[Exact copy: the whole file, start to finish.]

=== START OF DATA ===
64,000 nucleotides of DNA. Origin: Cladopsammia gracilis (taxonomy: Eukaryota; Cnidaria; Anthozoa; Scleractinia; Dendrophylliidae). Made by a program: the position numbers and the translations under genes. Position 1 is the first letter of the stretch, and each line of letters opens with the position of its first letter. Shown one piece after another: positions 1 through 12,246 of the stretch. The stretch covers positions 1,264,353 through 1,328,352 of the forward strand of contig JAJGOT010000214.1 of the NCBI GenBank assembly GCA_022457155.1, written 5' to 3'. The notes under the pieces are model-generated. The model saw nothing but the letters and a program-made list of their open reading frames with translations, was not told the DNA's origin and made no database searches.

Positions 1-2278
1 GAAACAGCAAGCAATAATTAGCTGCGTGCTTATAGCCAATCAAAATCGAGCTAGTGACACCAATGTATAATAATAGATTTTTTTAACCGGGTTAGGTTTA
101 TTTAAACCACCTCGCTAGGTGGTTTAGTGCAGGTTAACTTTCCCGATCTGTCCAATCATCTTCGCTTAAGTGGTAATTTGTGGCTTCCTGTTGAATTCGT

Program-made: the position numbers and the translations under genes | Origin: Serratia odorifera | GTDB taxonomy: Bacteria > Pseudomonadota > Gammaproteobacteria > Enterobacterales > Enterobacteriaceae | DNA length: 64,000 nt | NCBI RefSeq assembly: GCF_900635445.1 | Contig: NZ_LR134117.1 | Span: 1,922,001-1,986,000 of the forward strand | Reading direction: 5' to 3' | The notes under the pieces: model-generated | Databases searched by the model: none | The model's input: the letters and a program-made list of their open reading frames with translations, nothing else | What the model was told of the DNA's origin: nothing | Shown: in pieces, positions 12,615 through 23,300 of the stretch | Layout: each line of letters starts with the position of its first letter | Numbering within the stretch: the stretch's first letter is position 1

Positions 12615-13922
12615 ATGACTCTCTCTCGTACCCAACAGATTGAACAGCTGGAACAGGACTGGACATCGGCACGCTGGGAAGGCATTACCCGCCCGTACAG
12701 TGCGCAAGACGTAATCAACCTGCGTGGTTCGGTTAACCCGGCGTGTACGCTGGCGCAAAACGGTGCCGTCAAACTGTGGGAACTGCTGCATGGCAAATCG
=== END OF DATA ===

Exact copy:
64,000 nucleotides of DNA. Origin: Cladopsammia gracilis (taxonomy: Eukaryota; Cnidaria; Anthozoa; Scleractinia; Dendrophylliidae). Made by a program: the position numbers and the translations under genes. Position 1 is the first letter of the stretch, and each line of letters opens with the position of its first letter. Shown one piece after another: positions 1 through 12,246 of the stretch. The stretch covers positions 1,264,353 through 1,328,352 of the forward strand of contig JAJGOT010000214.1 of the NCBI GenBank assembly GCA_022457155.1, written 5' to 3'. The notes under the pieces are model-generated. The model saw nothing but the letters and a program-made list of their open reading frames with translations, was not told the DNA's origin and made no database searches.

Positions 1-2278
1 GAAACAGCAAGCAATAATTAGCTGCGTGCTTATAGCCAATCAAAATCGAGCTAGTGACACCAATGTATAATAATAGATTTTTTTAACCGGGTTAGGTTTA
101 TTTAAACCACCTCGCTAGGTGGTTTAGTGCAGGTTAACTTTCCCGATCTGTCCAATCATCTTCGCTTAAGTGGTAATTTGTGGCTTCCTGTTGAATTCGT

Program-made: the position numbers and the translations under genes | Origin: Serratia odorifera | GTDB taxonomy: Bacteria > Pseudomonadota > Gammaproteobacteria > Enterobacterales > Enterobacteriaceae | DNA length: 64,000 nt | NCBI RefSeq assembly: GCF_900635445.1 | Contig: NZ_LR134117.1 | Span: 1,922,001-1,986,000 of the forward strand | Reading direction: 5' to 3' | The notes under the pieces: model-generated | Databases searched by the model: none | The model's input: the letters and a program-made list of their open reading frames with translations, nothing else | What the model was told of the DNA's origin: nothing | Shown: in pieces, positions 12,615 through 23,300 of the stretch | Layout: each line of letters starts with the position of its first letter | Numbering within the stretch: the stretch's first letter is position 1

Positions 12615-13922
12615 ATGACTCTCTCTCGTACCCAACAGATTGAACAGCTGGAACAGGACTGGACATCGGCACGCTGGGAAGGCATTACCCGCCCGTACAG
12701 TGCGCAAGACGTAATCAACCTGCGTGGTTCGGTTAACCCGGCGTGTACGCTGGCGCAAAACGGTGCCGTCAAACTGTGGGAACTGCTGCATGGCAAATCG